Those of you who have had the misfortune to be in need of hospital treatment in the UK would be pleased that the service we get, although not always what it could be, is free in so far as we don’t pay extra other than taxes and National Insurance to fund it. People in other countries are not so fortunate. So is the National Health Service (NHS) the way forward for the future healthcare in the UK?
(The figures quoted below can be found on the TheKingsFund website)
Our NHS service, whilst not the best or worst healthcare service in the world, is free for anyone from any walk of life to use. Because of the resources needed to run this behemoth, it is fair to say that it takes it toll on the buildings, staff and patients. Staff availability isn’t what it could be. In fact a lot of staff in our hospitals in the UK tend to come from other countries. This is because the wages they can earn here are attractive compared to their home countries. Even with that, our hospitals are severely understaffed. There are 1.2 million FTE (full time equavalent) NHS staff. Of that, about 325,000 are nursing staff.
They are also severely under-funded. Money to fund the NHS comes from the government coffers. It is estimated that it will cost £120 billion to fund the NHS in 2017. By 2021 this is forecast to be £133 billion. 98.8% of this is paid for by taxes and National Insurance contributions.The other 1.2% is from patient charges.
There there is the bed space.There are around 125,000 hospital beds available in the NHS. The beds roughly have someone in them 90% of the time. Almost at breaking point.
So, although not ideal and almost at breaking point, it works. You get ill, you wait, you get repaired. The quality of care in most cases is excellent, but there are some exceptions. Personally, I’m very grateful for our NHS service. Yes it has it’s problems, but it is free at the point of need. Is it the way forward for the future? No. I don’t think so.
The NHS has a Five Year Forward View (pdf) that was published in October 2014 and sets out a new shared vision for the future of the NHS. Patient groups, clinicians and independent experts have also provided their advice to create a collective view of how the health service needs to change over the next five years if it is to close the widening gaps in the health of the population, quality of care and the funding of services.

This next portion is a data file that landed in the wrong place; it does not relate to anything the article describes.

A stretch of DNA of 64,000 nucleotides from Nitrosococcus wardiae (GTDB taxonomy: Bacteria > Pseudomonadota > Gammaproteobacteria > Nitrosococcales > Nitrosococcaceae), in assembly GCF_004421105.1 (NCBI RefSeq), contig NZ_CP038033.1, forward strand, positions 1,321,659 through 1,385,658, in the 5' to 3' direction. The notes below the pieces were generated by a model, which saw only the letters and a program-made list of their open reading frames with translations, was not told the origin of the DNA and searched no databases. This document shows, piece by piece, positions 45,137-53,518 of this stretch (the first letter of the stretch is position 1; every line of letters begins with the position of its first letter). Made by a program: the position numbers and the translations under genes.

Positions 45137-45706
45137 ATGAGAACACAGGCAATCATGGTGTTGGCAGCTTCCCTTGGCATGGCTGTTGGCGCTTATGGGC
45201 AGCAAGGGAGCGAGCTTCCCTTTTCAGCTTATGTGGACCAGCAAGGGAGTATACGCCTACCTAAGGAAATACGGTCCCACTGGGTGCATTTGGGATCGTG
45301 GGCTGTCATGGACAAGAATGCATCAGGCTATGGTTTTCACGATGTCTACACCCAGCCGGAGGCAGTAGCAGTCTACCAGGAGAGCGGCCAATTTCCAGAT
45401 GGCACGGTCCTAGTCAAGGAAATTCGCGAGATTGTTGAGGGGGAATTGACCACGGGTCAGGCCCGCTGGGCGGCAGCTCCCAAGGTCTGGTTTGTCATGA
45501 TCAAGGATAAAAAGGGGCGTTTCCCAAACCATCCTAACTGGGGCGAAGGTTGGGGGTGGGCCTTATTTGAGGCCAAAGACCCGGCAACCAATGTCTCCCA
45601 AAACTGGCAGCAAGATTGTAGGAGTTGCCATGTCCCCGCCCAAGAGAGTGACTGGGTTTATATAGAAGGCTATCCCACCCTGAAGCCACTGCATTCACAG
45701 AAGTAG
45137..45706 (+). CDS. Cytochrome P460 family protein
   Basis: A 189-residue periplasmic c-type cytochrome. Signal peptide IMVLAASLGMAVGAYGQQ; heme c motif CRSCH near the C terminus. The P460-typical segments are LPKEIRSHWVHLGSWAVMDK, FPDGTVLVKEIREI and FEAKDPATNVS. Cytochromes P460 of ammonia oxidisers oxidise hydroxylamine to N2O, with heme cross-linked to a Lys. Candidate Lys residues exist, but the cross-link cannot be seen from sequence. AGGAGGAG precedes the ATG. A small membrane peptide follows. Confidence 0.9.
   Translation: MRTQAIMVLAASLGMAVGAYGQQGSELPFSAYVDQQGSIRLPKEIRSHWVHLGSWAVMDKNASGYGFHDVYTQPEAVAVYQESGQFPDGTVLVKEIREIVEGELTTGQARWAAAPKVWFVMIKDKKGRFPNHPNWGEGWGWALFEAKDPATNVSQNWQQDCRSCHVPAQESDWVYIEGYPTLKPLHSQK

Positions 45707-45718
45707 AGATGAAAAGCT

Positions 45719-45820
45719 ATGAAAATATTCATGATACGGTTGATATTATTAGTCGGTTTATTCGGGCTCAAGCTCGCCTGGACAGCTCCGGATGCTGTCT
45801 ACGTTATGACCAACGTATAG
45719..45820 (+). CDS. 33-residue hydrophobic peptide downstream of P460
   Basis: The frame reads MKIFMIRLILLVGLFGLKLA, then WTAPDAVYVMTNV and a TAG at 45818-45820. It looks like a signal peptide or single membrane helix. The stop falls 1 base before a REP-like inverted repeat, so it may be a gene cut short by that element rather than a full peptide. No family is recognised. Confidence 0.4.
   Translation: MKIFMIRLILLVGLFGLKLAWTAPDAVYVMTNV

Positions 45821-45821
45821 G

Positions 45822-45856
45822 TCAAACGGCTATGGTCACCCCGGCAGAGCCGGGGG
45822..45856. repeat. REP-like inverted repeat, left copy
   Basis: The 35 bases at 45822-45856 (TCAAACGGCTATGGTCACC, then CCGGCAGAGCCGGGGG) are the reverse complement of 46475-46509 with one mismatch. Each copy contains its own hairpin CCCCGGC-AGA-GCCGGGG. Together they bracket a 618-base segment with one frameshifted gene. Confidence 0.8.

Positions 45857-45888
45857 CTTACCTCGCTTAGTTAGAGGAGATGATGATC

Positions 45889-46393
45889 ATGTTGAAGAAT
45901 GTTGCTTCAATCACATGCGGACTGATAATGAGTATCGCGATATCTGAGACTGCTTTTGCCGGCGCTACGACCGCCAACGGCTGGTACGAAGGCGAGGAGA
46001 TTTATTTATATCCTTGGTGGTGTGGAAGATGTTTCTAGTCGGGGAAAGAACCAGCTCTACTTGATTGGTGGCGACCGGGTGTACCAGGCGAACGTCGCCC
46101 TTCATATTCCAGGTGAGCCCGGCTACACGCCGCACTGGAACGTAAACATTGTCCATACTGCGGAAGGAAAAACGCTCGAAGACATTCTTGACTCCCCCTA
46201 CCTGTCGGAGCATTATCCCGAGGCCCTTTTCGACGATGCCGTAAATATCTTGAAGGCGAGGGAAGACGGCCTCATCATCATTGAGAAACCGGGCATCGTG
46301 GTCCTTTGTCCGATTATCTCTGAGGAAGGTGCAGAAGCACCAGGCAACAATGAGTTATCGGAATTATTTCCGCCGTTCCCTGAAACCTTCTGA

All well and good, but how is this going to be funded you may ask. There are many ideas about how it will be funded, but most agree it will not be entirely by the taxpayer as it is now. Funding through insurances which we all pay is a possibility. Private healthcare is another option. Some people are already fortunate enough to have this. Things like BUPA, AXA PPP, Aviva and PruHealth are the big four companies involved in this accounting for almost 90% of the market. This would of course rule out those less well off. There would need to be some thought into how those people access healthcare without insurance provision. For the less well off, emergency care would be free, as it would for anyone. Anything beyond emergency care would need assessment and then could be funded if needed based on assessed medical need and impact on life to the patient, not unlike today.
Healthcare itself may also change substantially. Going to the supermarket for a checkup may not be an uncommon thing in the future. Doctors, or machines could do this. As technology improves there may be less need to have staff. Things like blood pressures and weight checks can already be done without the need for staff intervention.
What does all this mean? Well, the NHS as we know it and the way it is funded may change dramatically. This could help to improve an ailing system that is over 50 years old. Healthcare of the future may require less staff, but as the population ages, healthcare needs change. We are a long way off robots being able to support or care for the elderly. This will still require staff and these must be paid for somehow.